To help schools, Bush Center works the middle

Posted Friday, Aug. 30, 2013  comments  Print Reprints

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Laura Bush’s love always has been education, from her days as a schoolteacher and librarian to her days as first lady.

The new George W. Bush Institute in University Park continues that legacy of work in education reform, and this year one of the lucky beneficiaries will be a public middle school in southeast Fort Worth.

Uplift Mighty Preparatory, part of the Dallas-based Uplift Education school system, is one of only three schools chosen nationwide for expert help through “Middle School Matters,” the second major education reform initiative though the George W. Bush Presidential Center and Library.

Along with a middle school in the East Texas town of Lindale and another in Erie, Pa., Uplift Mighty was chosen from a field of 44 schools for classroom visits by experts and researchers.

The three schools were among eight finalists chosen in June to draw up plans to help prepare children for high school, graduation and college.

The goal of “Middle School Matters” is courageous: “to act as a catalyst for transforming the middle grades.”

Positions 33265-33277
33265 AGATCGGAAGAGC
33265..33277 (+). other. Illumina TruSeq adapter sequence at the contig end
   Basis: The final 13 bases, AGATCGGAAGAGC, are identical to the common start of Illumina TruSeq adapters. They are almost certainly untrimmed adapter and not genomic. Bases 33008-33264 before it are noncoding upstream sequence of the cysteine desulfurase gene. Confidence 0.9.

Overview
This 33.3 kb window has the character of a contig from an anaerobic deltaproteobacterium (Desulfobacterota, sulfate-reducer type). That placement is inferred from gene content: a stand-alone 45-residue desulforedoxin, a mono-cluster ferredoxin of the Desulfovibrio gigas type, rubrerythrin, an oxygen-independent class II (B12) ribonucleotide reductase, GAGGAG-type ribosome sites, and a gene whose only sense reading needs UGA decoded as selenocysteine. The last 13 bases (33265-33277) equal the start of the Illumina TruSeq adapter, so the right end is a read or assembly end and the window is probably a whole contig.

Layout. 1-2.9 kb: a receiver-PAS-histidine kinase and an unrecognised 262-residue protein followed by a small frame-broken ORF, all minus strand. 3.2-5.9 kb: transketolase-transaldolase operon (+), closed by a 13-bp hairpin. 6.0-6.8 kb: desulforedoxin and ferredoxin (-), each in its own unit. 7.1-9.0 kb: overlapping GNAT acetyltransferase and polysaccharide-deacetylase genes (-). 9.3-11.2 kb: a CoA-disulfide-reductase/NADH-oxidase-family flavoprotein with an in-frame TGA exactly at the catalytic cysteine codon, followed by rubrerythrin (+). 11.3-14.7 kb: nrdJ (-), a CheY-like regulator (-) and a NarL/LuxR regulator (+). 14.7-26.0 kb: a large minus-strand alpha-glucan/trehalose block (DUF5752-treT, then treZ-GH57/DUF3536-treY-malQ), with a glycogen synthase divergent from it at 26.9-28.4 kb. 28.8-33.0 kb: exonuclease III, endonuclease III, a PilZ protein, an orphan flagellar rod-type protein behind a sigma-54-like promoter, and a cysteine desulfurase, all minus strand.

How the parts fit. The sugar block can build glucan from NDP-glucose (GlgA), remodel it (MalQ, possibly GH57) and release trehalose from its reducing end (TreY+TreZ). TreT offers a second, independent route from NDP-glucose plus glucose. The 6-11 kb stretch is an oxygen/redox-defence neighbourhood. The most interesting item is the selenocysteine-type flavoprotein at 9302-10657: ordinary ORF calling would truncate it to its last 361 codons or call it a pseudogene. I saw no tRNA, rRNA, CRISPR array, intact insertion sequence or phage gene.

At the most trouble-prone turning point in children’s education, the Bush Institute hopes to reform middle school education and accomplish more in those grades.

The program has help from the University of Texas at Austin’s Meadows Center for Preventing Educational Risk. Middle School Matters is funded in part by foundations including the Sid W. Richardson Foundation of Fort Worth.

Uplift Mighty, temporarily on South Beach Street and one of two Uplift system middle schools in southeast Fort Worth, is also funded in part by the Richardson Foundation, the Rainwater Chaitable Foundation, Inc., and the Mary Potishman Lard Trust.

It can’t have hurt that one of the school board members is Fort Worth investor George P. Bush.

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